Child Custody and Visitation Agreement
Most family courts will encourage co-parents to create their own child custody and visitation agreement before stepping into the courtroom. This allows co-parents to make agreements and compromises for themselves instead of having their judge or family law professionals create one for them. After they have submitted their child custody and visitation agreement to the court, the judge is able to make revisions based on what he/she feels is in the best interest of the child.
What needs to be included in a child custody and visitation agreement?
There are some basic things that need to be defined in your child custody and visitation agreement. These things will essentially define your day-to-day life until your child becomes a legal adult. This makes it extremely important that you sit down with your co-parent and seriously discuss these issues. If you are in a high conflict relationship with your co-parent consider hiring a mediator to help with these discussions. The following may be considered the most important aspects of your child custody and visitation agreement and must be clear and well defined.
The first thing that must be defined in the your child custody and visitation agreement is the type of custody that you and your co-parent will be enforcing. This includes both physical and legal custody. For more information on these types of child custody please visit the Child Custody Wiki page.
Weekend and weekday schedules are important details that must be clearly defined. Whether you have a simple visitation schedule or a very complicated one, it is important that you can clearly understand it because you will most likely be using it for a very long time.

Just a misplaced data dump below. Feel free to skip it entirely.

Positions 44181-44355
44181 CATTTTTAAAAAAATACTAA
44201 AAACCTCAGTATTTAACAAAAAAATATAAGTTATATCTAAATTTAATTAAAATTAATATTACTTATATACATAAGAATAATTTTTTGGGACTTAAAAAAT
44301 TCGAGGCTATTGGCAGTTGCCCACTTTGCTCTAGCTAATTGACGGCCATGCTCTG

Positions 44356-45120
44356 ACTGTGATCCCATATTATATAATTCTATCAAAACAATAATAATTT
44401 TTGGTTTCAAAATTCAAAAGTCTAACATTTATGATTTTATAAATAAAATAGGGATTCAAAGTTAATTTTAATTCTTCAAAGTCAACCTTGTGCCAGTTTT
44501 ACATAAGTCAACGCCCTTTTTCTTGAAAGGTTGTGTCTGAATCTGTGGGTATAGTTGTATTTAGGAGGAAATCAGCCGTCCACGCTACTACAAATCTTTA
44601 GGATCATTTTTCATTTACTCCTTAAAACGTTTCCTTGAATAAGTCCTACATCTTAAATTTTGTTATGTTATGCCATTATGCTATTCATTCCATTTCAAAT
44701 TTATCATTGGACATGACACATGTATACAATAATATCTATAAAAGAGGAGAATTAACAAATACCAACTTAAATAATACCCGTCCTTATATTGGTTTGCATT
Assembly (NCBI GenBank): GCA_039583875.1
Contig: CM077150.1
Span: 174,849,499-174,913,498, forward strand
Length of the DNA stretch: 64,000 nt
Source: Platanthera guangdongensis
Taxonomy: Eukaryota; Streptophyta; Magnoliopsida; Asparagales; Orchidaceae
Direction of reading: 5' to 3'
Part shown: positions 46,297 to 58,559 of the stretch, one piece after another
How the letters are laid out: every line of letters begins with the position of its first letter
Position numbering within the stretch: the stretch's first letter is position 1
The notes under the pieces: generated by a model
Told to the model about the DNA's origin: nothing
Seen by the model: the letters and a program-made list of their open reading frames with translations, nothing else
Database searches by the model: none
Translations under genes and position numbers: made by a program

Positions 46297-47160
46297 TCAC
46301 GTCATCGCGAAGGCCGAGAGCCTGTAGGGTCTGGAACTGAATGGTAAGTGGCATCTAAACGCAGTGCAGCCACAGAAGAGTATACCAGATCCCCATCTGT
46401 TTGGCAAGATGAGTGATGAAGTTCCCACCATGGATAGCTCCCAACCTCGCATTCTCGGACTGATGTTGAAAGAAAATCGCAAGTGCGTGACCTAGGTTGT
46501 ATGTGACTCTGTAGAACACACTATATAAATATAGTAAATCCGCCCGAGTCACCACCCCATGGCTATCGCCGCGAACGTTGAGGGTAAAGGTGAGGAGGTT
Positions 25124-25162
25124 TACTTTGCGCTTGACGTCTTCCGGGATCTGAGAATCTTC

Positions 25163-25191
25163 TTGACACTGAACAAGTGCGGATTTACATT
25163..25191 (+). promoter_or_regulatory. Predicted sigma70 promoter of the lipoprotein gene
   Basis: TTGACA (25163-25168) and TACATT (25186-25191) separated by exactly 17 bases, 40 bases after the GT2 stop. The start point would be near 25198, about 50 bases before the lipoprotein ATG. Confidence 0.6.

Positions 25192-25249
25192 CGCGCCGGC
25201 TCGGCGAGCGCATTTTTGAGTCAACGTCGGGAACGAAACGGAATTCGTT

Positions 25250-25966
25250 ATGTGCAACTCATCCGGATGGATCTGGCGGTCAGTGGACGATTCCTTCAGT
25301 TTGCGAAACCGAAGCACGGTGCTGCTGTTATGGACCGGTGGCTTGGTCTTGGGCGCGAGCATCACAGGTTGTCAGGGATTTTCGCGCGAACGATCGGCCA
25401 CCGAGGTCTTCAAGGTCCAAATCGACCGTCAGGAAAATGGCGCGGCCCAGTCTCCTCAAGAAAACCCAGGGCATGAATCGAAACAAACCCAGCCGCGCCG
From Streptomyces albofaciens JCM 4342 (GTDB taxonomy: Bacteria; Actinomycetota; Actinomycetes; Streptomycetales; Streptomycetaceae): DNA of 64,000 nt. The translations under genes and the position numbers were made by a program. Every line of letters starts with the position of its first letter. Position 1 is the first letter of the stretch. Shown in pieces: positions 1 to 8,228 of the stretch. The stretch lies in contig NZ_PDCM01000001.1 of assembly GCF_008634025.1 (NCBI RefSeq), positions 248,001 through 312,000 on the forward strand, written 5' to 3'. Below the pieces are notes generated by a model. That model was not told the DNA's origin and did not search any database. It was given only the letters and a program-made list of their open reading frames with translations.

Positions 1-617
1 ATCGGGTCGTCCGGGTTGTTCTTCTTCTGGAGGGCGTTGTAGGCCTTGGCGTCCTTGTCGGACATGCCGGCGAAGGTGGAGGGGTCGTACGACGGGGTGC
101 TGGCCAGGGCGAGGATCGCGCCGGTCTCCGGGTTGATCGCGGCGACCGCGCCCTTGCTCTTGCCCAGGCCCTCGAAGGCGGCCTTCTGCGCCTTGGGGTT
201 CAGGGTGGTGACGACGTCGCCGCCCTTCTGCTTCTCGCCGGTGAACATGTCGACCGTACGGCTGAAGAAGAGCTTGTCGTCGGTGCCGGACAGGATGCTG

Holiday schedules are important to define in your child custody and visitation agreement. Holidays are important for family. In this case it is a good idea to discuss with your co-parent and make a list of holidays ranked by how important you and your co-parent believe them to be.
Pick up and drop off terms are also important details to define. This seems to be more helpful if you are in a high conflict relationship with your co-parent. If you are, then picking up and dropping off at your home or your co-parent’s home is typically not a good idea.
Child support and split expenses depend on the other details of your child custody and visitation agreement. Depending on the type of custody or visitation schedule that you choose, child support amounts may vary.
Important things to remember for your child custody and visitation agreement
Each part of your child custody and visitation agreement must be very detailed while still being clear and understandable. The following are some examples of the additional details that must be included in your child custody and visitation agreement.
- Medical and dental care for your child (how will insurance be provided?).
- Decision-making regarding school and religion.
- How you and your co-parent will handle any conflicts that arise?
- Transportation agreements for your child.
- How you and your co-parent will participate in any extracurricular activities.
For some helpful resources to get you started on creating your own child custody and visitation agreement check out these Parenting Plan Worksheets for Co-Parents. The OurFamilyWizard website® has been helping co-parents to easily manage and enforce their agreements for years. For more information on how the OurFamilyWizard website® can help you with your child custody and visitation agreement please visit the Divorce Parenting page.
NOTE: Many state and federal laws use terms like ‘custody’ when referring to arrangements regarding parenting time and decision-making for a child. While this has been the case for many years, these are not the only terms currently used to refer to these topics.
Today, many family law practitioners and even laws within certain states use terms such as ‘parenting arrangements’ or ‘parenting responsibility,’ among others, when referring to matters surrounding legal and physical child custody. You will find these terms as well as custody used on the OurFamilyWizard website.